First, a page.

Let’s turn all debts into weatherizing
If I were to borrow money from my local bank to buy a car and then, when payment became due, demand to pay it back by weatherizing the bank, the bank would be entirely justified in telling me to pound sand.
Apparently, however, the Public Service Department believes that the same principles of good faith and fair dealing that apply to ordinary citizens don’t apply to our public utilities, which are allowed to change the terms of a deal after it’s been struck.
Ordinarily, I would agree that it’s bad public policy for the Legislature to interfere in a pending regulatory matter. But when the terms of a deal are as fundamentally unfair as those of the proposed GMP-CVPS merger, I agree with Paul Poirier that the Legislature has a superseding obligation to act in the public interest.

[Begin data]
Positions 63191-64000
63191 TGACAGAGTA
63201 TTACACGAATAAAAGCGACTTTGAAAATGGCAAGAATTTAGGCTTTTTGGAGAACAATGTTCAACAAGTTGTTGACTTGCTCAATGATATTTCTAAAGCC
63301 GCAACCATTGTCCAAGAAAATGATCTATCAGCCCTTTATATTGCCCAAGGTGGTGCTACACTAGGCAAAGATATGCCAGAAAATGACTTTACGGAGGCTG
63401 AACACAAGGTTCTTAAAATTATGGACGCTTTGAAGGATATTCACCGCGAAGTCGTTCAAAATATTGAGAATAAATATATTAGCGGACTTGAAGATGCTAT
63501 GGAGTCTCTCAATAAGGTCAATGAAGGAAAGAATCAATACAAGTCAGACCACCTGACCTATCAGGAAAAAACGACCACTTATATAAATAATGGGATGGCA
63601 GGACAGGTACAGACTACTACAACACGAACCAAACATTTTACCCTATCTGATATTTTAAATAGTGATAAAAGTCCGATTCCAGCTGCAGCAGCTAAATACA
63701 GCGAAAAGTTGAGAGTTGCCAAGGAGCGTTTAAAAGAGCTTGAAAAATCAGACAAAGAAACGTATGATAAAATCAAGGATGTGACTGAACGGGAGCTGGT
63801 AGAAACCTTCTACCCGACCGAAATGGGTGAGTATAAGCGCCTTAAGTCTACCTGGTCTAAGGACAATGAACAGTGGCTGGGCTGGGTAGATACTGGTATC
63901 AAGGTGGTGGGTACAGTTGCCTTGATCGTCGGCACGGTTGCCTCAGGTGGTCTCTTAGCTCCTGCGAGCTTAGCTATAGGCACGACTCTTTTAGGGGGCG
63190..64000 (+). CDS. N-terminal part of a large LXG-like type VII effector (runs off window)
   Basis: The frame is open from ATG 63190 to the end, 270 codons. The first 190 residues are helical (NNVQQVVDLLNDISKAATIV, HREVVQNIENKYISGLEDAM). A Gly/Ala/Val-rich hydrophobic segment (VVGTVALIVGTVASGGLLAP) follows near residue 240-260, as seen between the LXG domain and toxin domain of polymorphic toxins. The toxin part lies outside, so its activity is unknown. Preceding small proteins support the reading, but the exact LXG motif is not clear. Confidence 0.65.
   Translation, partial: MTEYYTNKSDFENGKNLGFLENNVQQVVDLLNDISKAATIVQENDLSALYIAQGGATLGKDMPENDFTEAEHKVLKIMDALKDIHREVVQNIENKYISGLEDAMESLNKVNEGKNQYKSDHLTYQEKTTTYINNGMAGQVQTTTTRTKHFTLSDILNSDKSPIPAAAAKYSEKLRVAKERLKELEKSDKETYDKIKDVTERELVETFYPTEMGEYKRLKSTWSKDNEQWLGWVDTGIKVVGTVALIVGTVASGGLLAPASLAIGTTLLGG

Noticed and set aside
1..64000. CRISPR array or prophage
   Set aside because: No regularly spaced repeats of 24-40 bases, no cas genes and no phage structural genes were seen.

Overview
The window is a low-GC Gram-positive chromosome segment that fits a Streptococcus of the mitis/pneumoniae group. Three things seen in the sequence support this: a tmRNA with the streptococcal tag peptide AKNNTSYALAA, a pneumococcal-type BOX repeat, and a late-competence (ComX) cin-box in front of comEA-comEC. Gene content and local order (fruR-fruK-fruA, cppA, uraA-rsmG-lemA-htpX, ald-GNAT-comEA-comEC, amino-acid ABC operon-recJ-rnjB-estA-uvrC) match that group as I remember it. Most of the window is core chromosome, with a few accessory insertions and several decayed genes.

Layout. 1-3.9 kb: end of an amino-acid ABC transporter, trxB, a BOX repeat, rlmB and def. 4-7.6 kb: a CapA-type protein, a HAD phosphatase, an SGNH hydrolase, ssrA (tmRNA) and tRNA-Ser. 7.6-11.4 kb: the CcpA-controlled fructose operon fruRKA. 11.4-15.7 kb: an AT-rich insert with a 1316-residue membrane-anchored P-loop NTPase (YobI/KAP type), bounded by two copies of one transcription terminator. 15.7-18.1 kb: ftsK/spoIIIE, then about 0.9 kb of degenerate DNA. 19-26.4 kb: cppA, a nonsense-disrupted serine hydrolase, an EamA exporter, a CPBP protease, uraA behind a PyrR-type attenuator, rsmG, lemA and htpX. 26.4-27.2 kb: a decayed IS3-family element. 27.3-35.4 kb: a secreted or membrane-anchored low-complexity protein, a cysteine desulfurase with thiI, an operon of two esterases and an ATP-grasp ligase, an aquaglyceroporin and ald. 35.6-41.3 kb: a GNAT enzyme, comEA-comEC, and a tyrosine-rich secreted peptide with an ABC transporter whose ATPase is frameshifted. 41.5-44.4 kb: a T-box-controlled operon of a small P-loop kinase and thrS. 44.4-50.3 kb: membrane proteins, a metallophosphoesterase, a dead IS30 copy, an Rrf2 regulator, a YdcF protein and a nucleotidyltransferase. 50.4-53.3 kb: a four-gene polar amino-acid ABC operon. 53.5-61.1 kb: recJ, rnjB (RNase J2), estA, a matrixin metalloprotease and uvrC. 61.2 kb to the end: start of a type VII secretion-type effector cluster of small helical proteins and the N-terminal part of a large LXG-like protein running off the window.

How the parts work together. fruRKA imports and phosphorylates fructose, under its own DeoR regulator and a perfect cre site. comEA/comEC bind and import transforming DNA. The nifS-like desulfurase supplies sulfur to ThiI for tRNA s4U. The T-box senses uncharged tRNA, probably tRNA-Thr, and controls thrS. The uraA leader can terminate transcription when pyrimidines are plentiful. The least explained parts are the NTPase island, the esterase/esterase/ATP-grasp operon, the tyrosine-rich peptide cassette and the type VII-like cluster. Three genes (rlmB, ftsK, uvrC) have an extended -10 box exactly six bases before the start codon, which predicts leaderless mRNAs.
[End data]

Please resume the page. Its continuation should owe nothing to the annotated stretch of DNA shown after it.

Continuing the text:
It’s telling that, in a political climate as divisive as ours, this issue has united Republicans, Democrats and Progressives. The lawmakers who support the GMP deal need to understand that there is a great deal of bipartisan anger about the apparent double standard embedded in the transaction and that voters across the political spectrum will remember this when they go to the polls in November.
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